- Zimbabwe dollar extends losses for two straight weeks against the US dollar
- Number of bids for US dollars increases to 16, with US$17 million allotted
- High demand for US dollars signifies changes in aggregate supply of Zimbabwe dollar liquidity
Harare- On the RBZ-governed Auction Market, the Zimbabwean dollar experienced a negative performance, marked by a 0.4% depreciation on August 8th, taking it to two straight sessions of depreciation. The currency recorded a decline from ZWL4542.3710 in the prior week to ZWL4559.7414.
Despite holding a positive trajectory with five consecutive sessions of appreciation two weeks ago, the currency has sustained a 1.2% decrease against the US dollar month-to-date.
The Zimbabwean dollar remains confined within a range of 6500 to 7500 in the parallel market rate, indicating a persistent variance in premium between the two markets. This raises concerns regarding the efficacy of the auction market rate, as it remains unclear whether it is still being influenced by economic forces or otherwise.
Meanwhile, the number of bids rose from 15 to 16, leading to the allotment of US$17 million, a significant increase compared to the previous week's US$497 thousand. This spike in both bids and allotments indicates not only the heightened demand for the US dollar ahead of the elections but also the underlying changes in the aggregate supply of Zimbabwean dollar liquidity.
The pronounced demand for the US dollar suggests that the Zimbabwean dollar is currently experiencing high liquidity. Companies, in anticipation of the upcoming elections, may be divesting their Zimbabwean dollar holdings and instead hedging their assets with the US dollar, which is considered a key preservation strategy.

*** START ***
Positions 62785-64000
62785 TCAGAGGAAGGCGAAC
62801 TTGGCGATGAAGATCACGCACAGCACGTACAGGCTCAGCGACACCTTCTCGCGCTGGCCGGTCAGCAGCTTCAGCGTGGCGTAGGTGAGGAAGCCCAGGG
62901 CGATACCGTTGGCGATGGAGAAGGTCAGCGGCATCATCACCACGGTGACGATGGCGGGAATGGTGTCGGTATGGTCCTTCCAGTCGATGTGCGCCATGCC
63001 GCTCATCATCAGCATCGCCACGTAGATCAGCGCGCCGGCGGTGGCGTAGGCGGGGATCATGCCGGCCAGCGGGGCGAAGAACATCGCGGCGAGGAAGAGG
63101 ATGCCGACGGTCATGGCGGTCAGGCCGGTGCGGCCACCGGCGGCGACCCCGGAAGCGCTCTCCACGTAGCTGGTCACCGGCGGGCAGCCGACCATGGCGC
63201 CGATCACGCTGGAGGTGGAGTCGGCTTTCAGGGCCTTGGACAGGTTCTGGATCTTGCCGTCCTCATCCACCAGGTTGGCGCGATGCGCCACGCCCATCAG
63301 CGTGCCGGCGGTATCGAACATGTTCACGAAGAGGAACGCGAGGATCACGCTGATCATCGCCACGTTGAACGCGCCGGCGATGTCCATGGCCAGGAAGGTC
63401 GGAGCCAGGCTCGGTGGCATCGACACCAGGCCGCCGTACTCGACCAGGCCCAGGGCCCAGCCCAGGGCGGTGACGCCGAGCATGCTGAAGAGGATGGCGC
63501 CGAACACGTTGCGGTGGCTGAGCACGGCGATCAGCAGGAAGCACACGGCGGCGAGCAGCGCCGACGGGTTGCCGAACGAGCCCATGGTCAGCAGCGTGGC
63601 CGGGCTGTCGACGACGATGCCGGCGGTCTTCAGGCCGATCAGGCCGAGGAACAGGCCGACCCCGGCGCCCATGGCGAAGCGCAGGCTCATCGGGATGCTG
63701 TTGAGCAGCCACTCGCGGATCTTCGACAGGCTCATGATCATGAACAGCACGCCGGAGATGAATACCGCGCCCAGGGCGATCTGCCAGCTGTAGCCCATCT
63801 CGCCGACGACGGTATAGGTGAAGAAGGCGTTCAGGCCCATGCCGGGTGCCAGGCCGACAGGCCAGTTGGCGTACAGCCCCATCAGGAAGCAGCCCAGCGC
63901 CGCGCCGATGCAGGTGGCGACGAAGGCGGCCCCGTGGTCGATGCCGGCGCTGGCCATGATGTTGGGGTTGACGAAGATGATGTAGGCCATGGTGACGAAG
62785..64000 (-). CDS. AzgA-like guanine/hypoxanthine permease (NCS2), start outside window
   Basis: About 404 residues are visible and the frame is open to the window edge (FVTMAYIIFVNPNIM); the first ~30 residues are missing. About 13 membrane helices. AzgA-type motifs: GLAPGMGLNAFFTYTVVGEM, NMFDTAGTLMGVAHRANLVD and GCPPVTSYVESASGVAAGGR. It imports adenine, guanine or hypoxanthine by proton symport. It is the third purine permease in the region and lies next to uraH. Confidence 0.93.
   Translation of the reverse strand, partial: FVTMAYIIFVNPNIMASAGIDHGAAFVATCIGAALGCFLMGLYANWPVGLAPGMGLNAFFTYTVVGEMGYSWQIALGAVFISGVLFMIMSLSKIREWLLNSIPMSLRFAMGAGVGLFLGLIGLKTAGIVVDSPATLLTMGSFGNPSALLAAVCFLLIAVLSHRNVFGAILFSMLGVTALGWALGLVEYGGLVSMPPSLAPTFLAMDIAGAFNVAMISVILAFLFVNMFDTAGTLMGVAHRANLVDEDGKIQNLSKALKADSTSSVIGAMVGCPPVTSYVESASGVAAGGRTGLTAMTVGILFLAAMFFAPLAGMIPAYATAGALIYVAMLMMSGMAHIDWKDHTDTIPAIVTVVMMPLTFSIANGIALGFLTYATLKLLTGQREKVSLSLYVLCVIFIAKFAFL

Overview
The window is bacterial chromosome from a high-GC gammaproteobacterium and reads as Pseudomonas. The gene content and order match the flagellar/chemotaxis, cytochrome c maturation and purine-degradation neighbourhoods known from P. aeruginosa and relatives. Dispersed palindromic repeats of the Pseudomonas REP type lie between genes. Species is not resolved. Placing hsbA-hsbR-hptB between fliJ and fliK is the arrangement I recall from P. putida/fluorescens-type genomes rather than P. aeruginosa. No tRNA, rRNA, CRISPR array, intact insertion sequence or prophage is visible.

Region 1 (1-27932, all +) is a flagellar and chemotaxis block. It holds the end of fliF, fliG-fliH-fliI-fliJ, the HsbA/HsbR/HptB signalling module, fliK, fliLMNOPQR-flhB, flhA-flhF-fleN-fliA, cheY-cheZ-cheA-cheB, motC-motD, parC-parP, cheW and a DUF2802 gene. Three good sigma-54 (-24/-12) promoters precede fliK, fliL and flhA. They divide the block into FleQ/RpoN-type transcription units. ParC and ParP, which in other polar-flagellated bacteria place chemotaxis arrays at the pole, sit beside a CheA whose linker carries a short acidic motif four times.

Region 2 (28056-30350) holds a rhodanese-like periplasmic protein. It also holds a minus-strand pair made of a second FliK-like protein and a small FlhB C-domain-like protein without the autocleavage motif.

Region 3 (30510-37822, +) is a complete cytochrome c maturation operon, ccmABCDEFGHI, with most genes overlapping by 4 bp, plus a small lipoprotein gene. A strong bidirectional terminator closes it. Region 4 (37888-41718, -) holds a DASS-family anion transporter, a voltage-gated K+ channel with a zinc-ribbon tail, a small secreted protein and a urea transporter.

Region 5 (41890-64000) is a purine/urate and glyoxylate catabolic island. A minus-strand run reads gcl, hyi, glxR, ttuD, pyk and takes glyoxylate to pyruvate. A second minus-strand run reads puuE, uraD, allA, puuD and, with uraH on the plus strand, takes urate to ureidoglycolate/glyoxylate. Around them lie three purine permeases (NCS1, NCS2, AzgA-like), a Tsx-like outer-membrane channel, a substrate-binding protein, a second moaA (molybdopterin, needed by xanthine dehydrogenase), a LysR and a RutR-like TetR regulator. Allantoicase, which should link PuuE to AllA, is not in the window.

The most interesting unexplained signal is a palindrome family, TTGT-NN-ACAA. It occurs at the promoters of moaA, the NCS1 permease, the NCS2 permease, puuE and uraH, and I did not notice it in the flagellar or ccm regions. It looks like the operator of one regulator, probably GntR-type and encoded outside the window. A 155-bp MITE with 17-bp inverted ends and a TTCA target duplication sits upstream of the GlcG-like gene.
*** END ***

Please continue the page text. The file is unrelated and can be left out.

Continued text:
Despite this trend, the tight control of Zimbabwean currency injection into the economy serves as a critical safeguard against any inclination towards free-falls or record free-falls.
The future of the Zimbabwean dollar will be significantly impacted by the outcome of the upcoming elections, as the government is expected to settle its outstanding payments to contractors and suppliers. This is being delayed to avoid any potential upsurge in election-related spending. The currency's stability can be preserved if the government incorporates a larger share of the payments in US dollars.
Zimbabwe has a well-documented history of facing economic challenges in the aftermath of elections, which is characterized by inflationary pressures and exchange rate volatility. These challenges arise from policy slippages and political violence that typically follow such events. This pattern has been observed in the aftermath of the 2002 presidential election, the 2008 elections, and again after the 2018 elections. This highlights the significant economic impact that political events can have on the country's currency and its broader economy.
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